where is in Myr, is the total number of cluster members, is the radius (in parsecs) containing half of the cluster mass and is mean mass of the cluster members in solar units (cf. Spitzer & Hart, 1971). We estimated a total of 202 MS stars in the mass range . The total mass of the cluster is obtained by subtracting the total stellar mass in the field region from the cluster region. This results in a total mass of for NGC 559, which gives an average mass of per star. The contribution of the low-mass stellar population is critical for constraining the total cluster mass, which is crucial in understanding the dynamical evolution and the long-term survival of a cluster (e.g., de Grijs & Parmentier 2007, and references therein). We can not rule out the possibility of poor subtraction of field stars from the cluster or an observing bias against detecting low-mass stars which might result in underestimating the total mass of the cluster. Therefore the present value may be taken as a lower limit for the cluster mass, while the estimated mean stellar mass can be taken as an upper limit.
It can be seen that the half-radius of the cluster, , plays an important role in the determination of the dynamical relaxation time, . Unfortunately, this quantity is unknown for most clusters and is generally taken as half of the total cluster radius. Nevertheless, we can estimate by taking advantage of the statistical removal of field stars from the field region and knowledge of the approximate stellar masses using stellar isochrones. The value of determined in this way is pc, which is of the cluster radius. A value larger than half of the cluster radius suggests that inner region has a deficiency of massive stars which have now evolved. We estimated the dynamical relaxation time = 19.2 Myr for NGC 559. However, cluster members fainter than the limiting magnitude of our observations results in a decrease of and an increase of , leading to an underestimation of . Therefore, obtained in this way should be regarded as a lower limit. The values used in the estimation of are summarized in Table 11. determined in the present study is much smaller than the present age of about 224 Myr. We conclude, therefore, that NGC 559 is a dynamically relaxed cluster.
|Probable members ()||202|
|Total cluster mass||344|
|Cluster half radius ()||2.3 pc|
|Mean stellar mass ()||1.7|
|Dynamical relaxation time ()||19.2 Myrs|
|of the cluster||224 Myrs|
6 Conclusion and Summary
We present results of an ongoing photometric survey in order to determine the structure, and astrophysical and dynamic evolution parameters of the intermediate age galactic cluster NGC 559. We present a comprehensive -proper motion catalogue for 2393 stars down to about mag observed in a field centered on the cluster. Fundamental parameters, such as core and cluster radius, reddening , age, distance modulus and mean proper motion were obtained using optical and near-IR photometry and proper motions. We analysed the cluster membership using criteria based on distance from the cluster center, position in the CMD, and proper motions. The membership probabilities of all stars in the field of the cluster are presented. We found 22 stars which are the most probable cluster members. Our study indicates a distance of kpc, a diameter of pc and an age of Myr. The cluster is found to be heavily reddened with . The mean proper motion was estimated to be mas yr, mas yr. Our analysis suggests that the cluster is slightly younger and more reddened than previously thought. It is important to note that because we limit determinations to the most probable cluster members, the errors in the estimates of various cluster parameters has been considerably reduced.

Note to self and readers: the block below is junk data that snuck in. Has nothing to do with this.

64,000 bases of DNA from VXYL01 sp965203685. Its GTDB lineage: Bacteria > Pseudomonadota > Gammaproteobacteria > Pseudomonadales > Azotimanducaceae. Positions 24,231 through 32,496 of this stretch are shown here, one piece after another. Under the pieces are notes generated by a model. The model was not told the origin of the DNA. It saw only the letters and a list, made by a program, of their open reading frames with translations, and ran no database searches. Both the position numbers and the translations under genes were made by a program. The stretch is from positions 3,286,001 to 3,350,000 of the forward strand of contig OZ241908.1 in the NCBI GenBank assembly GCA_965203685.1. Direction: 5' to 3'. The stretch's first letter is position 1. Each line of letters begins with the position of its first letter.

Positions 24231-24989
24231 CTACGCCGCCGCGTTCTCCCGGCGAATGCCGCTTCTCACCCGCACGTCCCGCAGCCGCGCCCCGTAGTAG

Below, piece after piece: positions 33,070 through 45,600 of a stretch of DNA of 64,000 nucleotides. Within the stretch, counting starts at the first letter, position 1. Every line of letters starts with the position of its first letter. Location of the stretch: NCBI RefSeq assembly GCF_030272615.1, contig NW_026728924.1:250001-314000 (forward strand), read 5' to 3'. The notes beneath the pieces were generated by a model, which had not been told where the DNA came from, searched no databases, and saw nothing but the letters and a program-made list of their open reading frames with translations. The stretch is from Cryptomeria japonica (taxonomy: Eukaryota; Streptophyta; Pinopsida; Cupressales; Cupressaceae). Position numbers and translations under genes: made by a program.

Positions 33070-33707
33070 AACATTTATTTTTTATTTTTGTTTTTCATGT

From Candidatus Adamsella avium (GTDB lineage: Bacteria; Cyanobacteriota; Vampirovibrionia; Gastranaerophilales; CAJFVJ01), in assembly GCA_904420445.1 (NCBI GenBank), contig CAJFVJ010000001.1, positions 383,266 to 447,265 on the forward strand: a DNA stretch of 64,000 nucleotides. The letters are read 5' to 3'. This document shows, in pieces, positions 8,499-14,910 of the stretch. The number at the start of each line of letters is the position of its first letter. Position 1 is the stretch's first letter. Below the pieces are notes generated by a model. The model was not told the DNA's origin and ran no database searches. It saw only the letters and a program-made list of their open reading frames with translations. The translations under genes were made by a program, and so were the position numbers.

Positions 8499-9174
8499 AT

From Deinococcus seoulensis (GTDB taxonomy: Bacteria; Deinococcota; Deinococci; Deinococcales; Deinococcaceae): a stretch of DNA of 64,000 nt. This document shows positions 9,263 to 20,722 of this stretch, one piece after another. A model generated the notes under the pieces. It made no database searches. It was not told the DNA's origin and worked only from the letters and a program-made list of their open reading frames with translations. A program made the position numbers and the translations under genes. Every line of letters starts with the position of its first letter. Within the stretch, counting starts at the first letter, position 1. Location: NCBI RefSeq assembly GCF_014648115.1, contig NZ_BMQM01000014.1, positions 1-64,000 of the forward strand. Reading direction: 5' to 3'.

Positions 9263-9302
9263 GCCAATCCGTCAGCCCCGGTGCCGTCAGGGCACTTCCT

The reddening law in the direction of the cluster was found to be normal at longer wavelength but anomalous at shorter wavelengths. In general, we found a slightly higher total-to-selective extinction towards NGC 559. The larger value of could be caused by a bigger than average grain size. Polarimetric data would be useful to ascertain the size and behaviour of the dust grains. From the combined optical and near-infrared data, we obtained a colour excesses of , , and , in the direction of NGC 559.
The MF for MS stars in the cluster is not uniform over the entire region and found in the range for the mass range . The MF slope of the core region is in agreement with the Salpeter value, but it is found steeper in the corona and in the cluster as a whole. This suggests mass segregation in MS stars due to the dynamical evolution of the cluster. A deficiency of low-mass stars as well as very massive stars was found in the core region of the cluster. The age of the cluster was found to be much higher than the relaxation time of 19.2 Myr, which implies that the cluster is dynamically relaxed. An improvement in the cluster parameters and knowledge of dynamical evolution should allow a better understanding of star formation in NGC 559.
In a forthcoming paper, we will report on stellar variability in NGC 559 from 35 nights taken over 3 years during 2010 to 2012.
The authors thank the anonymous referee for useful comments that improved the scientific content of the paper. We acknowledge the suggestions given by Dr. Ramakant Singh Yadav. This study has made use of data from the Two Micron All Sky Survey, which is a joint project of the University of Massachusetts; the Infrared Processing and Analysis Center/California Institute of Technology, funded by the National Aeronautics and Space Administration and the National Science Foundation.